Tibetan medicine is a centuries-old medical system that employs a complex approach to diagnosis, incorporating techniques such as pulse analysis and urinalysis, and utilizes behavior and dietary modification. By synthesizing knowledge from various medical systems, Tibetans created an approach to medicine drawn from thousands of years of empirical knowledge and intuition about the nature of health and illness. Since practitioners of Tibetan medicine seek to treat diseases in a natural way, Tibetan pharmaceuticals are usually composed of natural materials, particularly the herbs and minerals found in the high-latitude, low-temperature, and pollution-free environment of Tibet.  Practitioners have demonstrated the benefits of Tibetan medicine in treating diseases of the human respiratory system, digestive system, cardiovascular system, kinematic system, and skin. Until recently, however, the primitive manufacturing techniques used in traditional Tibetan medicine prevented its integration into modern medical practice.  With the incorporation of modern techniques into the production process, however, Tibetan medicine is being gradually recognized along with Chinese traditional medicine as a medical system parallel to western medicine.
 
 
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Within China, Tibetan medicine is classified as one type of Chinese traditional medicine, a pharmaceutical industry that exists parallel to western medicine in China.  The Chinese have long perceived and accepted traditional Chinese medicine as a safe and effective solution to diseases, having the advantage of causing fewer side effects than western medicine, due to the natural ingredients used.  With the improvement of living standards in China, the revenues of the health care industry have been substantially increased in recent decades, which has also stimulated the domestic demands for Tibetan medicine.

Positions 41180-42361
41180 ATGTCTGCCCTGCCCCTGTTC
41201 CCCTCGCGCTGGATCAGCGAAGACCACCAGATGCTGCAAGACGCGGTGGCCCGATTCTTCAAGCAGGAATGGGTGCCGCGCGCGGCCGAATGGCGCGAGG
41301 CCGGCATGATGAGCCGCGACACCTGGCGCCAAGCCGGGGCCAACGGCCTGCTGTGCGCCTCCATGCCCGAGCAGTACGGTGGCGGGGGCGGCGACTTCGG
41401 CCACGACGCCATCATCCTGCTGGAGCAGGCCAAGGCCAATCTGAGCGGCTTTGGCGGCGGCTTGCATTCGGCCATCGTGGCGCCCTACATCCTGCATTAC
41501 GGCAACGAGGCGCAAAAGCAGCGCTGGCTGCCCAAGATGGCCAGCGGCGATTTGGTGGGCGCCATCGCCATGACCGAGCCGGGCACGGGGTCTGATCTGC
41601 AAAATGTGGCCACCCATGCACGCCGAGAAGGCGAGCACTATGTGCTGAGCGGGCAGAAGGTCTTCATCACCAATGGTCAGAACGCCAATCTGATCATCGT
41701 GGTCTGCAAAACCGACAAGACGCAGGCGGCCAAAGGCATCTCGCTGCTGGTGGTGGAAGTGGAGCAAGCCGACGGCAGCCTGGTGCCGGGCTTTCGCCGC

The market for Tibetan pharmaceuticals in China is only a very small portion of the overall medical market in China.  The annual production of Tibetan medicine amounts to approximately 1500 tons with more than 293 items marketed.  The growth rate of the market for Tibetan pharmaceuticals is substantial, however.  One factor spurring growth has been the willingness of Chinese regulators to accredit products based on Tibetan medicine.  At the present time, this accreditation includes:
 
 
·
14 products that have been listed on the Protected Chinese Traditional Medicine List;
 
·
24 products that have been included in the National Medicine Index;

 
·
218 products that have been certified by the SFDA; and
 
·
20+ products that have registered trademarks in China.

In 2006, the overall revenues of the 19 major Tibetan pharmaceutical companies in the Tibet Autonomous Region were 623 million RMB ($98,888,888).  We believe, moreover, that the supply of Tibetan medicine in China’s domestic market falls short of demand, which presents a considerable market potential. Furthermore, as Chinese traditional medicine is gradually recognized in the international medical community as an alternative way to treat diseases, there is a potential international market for Tibetan medicine and nutritious products as well.
 
Sauna Stores
 
From November 2008, when it was first organized, until October 2010 Leling Jinzanghuang served as a distributor for 13 Tibetan health products manufactured by Shandong Jinzanghuang.  In October 2010, however, Leling Jinzanghuang took a new direction.  In that month Leling Jinzanghuang entered into a Cooperative Trial Operation Agreement with Shenyang Jintao Technology Co. (“Jintao”).  The agreement provided that Jintao would initially introduce 50 sauna stores to Leling Jinzanghuang, and Leling Jinzanghuang would pay Jintao a fee of 8,000 Renminbi ($1,269) for each store with which it contracted.  Since that time, Jintao has introduced an additional 108 sauna stores to Leling Jinzanghuang, and been paid fees in that approximate amount for each of the 158 stores that are now participating in the program.